You can see the levels of emitted blue light on the spectral power distribution (SPD) graph.
The presented IPS display offers wide viewing angles, high contrast, wide sRGB coverage and doesn’t use PWM (above 30%) for regulating screen brightness. It’s suitable not only for work but for multimedia too. The maximum brightness combined with the glossy finish might get in the way when using the device outdoors but won’t be an issue most of the time.
Buy our display profiles
Since our profiles are tailored for each individual display model, this article and its respective profile package is meant for ASUS ZenBook Flip 15 configurations with 15.6″ Innolux N156HCE-EN1 (FHD, 1920 × 1080) IPS screen and the laptop can be found at Amazon: Buy from Amazon.com (#CommissionsEarned)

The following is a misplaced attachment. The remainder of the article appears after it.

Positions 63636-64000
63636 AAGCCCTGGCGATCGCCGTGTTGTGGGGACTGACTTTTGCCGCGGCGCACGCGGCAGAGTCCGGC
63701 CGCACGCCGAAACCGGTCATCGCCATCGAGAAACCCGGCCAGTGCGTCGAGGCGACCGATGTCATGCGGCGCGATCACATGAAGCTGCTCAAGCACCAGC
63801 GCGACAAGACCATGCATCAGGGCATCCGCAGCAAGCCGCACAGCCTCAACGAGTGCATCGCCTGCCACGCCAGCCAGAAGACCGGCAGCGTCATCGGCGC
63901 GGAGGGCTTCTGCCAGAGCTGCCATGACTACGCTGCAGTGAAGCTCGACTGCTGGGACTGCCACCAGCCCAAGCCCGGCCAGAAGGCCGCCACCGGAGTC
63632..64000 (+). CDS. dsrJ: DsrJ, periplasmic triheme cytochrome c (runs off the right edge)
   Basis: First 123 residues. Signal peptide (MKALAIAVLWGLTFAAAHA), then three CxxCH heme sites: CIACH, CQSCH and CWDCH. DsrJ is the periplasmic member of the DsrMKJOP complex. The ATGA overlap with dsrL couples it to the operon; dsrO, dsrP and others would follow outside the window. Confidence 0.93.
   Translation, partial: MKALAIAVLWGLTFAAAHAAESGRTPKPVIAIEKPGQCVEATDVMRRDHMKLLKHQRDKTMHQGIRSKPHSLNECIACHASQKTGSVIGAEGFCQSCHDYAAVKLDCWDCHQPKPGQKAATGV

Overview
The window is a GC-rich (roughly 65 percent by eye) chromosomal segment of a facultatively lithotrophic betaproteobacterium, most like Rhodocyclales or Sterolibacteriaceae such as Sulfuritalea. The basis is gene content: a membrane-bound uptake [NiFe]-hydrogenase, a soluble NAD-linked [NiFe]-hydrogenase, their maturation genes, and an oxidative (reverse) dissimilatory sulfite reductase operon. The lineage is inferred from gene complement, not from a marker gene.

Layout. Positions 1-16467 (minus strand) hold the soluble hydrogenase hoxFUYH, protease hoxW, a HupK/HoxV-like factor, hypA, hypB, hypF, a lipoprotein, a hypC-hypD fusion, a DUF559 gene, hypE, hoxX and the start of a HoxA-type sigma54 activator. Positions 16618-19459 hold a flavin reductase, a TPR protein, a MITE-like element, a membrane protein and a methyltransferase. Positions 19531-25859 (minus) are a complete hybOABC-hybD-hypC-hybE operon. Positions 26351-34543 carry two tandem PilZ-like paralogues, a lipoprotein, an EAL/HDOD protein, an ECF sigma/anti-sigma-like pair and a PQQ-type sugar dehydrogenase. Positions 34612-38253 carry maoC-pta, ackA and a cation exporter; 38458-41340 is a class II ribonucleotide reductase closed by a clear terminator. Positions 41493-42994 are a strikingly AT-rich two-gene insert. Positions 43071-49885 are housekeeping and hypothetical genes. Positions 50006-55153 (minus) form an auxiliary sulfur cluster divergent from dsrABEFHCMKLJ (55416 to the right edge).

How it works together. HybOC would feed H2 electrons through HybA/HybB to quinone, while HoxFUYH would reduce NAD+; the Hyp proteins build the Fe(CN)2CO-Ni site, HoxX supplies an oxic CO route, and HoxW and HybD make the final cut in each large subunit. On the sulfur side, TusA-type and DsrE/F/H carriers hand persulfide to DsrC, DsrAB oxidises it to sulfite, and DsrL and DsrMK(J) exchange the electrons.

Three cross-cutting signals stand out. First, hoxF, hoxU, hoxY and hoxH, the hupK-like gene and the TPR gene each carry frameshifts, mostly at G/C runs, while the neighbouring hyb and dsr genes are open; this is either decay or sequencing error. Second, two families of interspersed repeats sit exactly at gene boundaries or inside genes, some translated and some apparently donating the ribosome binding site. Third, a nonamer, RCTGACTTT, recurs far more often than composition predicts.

*Should you have problems with downloading the purchased file, try using a different browser to open the link you’ll receive via e-mail. If the download target is a .php file instead of an archive, change the file extension to .zip or contact us at [email protected]
Read more about the profiles HERE.
In addition to receiving efficient and health-friendly profiles, by buying LaptopMedia's products you also support the development of our labs, where we test devices in order to produce the most objective reviews possible.
Office Work should be used mostly by users who spend most of the time looking at pieces of text, tables or just surfing. This profile aims to deliver better distinctness and clarity by keeping a flat gamma curve (2.20), native color temperature and perceptually accurate colors.
Design and Gaming
This profile is aimed at designers who work with colors professionally, and for games and movies as well. Design and Gaming takes display panels to their limits, making them as accurate as possible in the sRGB IEC61966-2-1 standard for Web and HDTV, at white point D65.